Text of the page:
|Tiny bubbles in the beer...|
Well, there's actually two ways to go.
First is Bière de Champagne—the fancy name for beer treated like Champagne, or to implore another fancy term, beer that has had the méthode champenoise applied to it. Basically, the beer is bottled after fermentation and conditioned with a small amount of yeast and sugar; it's capped, then riddled—or stored for a length of time at a 45º angle—neck down. This is done to make sure the lees—or leftover yeast dregs—settle toward the cap. The neck is then frozen, the cap is removed and the pressure expels the yeast from the bottle. The bottle is then quickly corked to preserve the residual carbonation, and there you go, crystal clear and sparkling Bière de Champagne.
Now, I can't go as far as to call this a new style, it's more of a beer "treatment." It seems that any style can be treated this way—although, I don't know if you'd want to. It's not a particularly new treatment, either. A number of European breweries have been using this method for quite some time, but the U.S. has been a bit slow to catch on. That is changing—for the past two years Samuel Adam's has produced Infinium, a collaborative Bière de Champagne with Germany's Weihenstephan. The French and Belgians, however, are the kings of this technique. Of the fifteen, or so, breweries using this technique, seven are either French or Belgian. The top pick in this category is Belgium's Deus by Brouwerij Bosteel, but at nearly $50 a bottle, I thought that might be a tad overkill for an evening that will most likely be spent eating pizza with the kids and falling asleep on the couch before the ball drops in Times Square.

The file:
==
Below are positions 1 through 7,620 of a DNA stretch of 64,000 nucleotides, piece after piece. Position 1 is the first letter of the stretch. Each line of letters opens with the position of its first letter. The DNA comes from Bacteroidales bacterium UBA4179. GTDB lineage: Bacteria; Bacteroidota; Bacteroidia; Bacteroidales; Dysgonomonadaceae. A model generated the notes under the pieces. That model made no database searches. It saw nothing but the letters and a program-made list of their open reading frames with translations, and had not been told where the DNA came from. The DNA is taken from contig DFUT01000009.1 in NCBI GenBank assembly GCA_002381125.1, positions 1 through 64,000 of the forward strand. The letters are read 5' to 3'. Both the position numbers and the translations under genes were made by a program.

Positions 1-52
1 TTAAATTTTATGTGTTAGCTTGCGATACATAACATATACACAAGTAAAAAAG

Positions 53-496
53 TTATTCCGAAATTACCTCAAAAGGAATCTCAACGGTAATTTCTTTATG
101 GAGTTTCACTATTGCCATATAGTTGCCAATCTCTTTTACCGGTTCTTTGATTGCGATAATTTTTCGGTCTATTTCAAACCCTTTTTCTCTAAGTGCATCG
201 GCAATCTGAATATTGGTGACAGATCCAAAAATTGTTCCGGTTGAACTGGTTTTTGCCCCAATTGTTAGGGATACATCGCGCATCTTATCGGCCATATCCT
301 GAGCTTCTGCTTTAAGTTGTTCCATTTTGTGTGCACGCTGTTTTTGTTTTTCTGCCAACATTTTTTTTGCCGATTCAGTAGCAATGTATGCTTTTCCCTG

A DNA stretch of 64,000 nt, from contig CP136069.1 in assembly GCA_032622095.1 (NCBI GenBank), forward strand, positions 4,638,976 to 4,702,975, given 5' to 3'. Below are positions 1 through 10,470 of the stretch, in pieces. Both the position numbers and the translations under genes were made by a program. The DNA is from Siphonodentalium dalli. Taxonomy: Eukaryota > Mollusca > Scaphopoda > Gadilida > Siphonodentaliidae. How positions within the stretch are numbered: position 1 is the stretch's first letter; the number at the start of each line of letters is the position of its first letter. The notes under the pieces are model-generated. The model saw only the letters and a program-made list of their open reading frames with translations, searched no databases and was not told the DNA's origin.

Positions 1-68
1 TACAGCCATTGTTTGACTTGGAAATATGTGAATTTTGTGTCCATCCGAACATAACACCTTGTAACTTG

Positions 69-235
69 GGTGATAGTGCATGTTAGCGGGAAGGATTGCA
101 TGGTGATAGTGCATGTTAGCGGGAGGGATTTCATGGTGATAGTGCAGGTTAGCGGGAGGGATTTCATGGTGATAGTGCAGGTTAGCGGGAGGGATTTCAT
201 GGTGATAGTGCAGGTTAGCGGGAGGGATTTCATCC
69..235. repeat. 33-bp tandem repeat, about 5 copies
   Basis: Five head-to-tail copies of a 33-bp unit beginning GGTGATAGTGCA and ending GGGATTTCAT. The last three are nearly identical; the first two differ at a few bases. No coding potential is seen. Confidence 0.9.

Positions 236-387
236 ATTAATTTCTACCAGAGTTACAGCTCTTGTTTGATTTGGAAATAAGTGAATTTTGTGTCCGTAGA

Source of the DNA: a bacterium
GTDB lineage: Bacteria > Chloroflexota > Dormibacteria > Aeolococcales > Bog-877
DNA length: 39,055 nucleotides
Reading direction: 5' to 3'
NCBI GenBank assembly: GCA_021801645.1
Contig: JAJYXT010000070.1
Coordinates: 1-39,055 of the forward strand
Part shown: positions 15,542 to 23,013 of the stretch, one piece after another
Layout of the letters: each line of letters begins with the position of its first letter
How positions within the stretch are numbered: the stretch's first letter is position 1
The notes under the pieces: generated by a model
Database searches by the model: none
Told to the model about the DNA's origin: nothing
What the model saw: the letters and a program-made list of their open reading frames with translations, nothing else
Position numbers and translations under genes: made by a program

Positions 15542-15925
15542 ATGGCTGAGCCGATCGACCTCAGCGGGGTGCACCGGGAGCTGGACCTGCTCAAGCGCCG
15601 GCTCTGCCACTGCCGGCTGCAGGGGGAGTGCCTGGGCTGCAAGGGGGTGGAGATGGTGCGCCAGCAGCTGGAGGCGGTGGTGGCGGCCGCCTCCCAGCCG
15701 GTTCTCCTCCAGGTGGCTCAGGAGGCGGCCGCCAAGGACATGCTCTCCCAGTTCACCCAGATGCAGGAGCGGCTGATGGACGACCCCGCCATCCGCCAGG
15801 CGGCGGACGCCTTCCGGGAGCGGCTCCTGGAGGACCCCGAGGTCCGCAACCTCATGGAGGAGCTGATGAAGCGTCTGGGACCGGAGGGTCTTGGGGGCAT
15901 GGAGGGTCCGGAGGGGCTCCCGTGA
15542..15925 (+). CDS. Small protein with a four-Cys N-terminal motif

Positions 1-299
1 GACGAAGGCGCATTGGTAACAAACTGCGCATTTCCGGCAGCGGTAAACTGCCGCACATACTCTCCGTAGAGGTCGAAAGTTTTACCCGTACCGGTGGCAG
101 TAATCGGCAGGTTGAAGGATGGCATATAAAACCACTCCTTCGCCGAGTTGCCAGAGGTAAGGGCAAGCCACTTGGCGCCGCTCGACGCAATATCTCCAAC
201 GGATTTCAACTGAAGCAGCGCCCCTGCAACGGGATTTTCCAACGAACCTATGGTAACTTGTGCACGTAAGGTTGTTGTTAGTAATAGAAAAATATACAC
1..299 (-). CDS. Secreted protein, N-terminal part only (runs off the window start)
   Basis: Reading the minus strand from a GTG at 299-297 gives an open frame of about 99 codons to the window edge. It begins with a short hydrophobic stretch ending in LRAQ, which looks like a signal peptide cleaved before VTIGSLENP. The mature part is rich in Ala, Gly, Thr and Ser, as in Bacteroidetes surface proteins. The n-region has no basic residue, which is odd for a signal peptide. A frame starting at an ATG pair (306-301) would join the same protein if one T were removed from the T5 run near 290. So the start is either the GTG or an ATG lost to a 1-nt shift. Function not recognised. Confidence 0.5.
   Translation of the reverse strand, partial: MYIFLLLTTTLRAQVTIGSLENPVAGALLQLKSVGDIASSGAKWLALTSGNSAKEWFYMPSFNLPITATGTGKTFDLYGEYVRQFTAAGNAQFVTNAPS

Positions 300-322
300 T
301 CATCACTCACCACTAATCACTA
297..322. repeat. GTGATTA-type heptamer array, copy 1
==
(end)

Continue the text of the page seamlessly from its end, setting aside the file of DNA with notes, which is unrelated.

I opted for a more economically viable alternative—the second option—Champagne-like beer. These are beers that are just that, but they don't go through the whole méthode champenoise rigmarole. Light, crisp, bottle-conditioned and unsurprisingly, they're typically Belgian. These beers have nicked a few terms from the sparkling wine and Champagne world—specifically cuvée—which can mean both a beer that is masterfully blended and in some cases, one that is stored, usually on oak—and brut—referring to the beers sweet/dryness. It's important to remember that these beers are not trying to emulate Champagne, like Bière de Champagne does—they're just borrowing a few ideas. Armed with this information, I set out to pick my beer—2010 Liefmans Cuvee-Brut, an aged and blended Kriek, brewed only in July; and Cuvée Des Trolls: Cuvée Spéciale—a hazy, blended Strong Ale, brewed by Brasserie Dubuisson for the 10th anniversary of the original Cuvée Des Trolls. Like I said, both are Belgian and both employ one or both of those classic Champagne concepts.
So, I think I'm all set to ring in 2012—two 750ml bottles of top-notch beer, pizza, the family and a party that spans the globe. Have fun tonight, be safe and I'll see you next year!
Happy New Year everyone!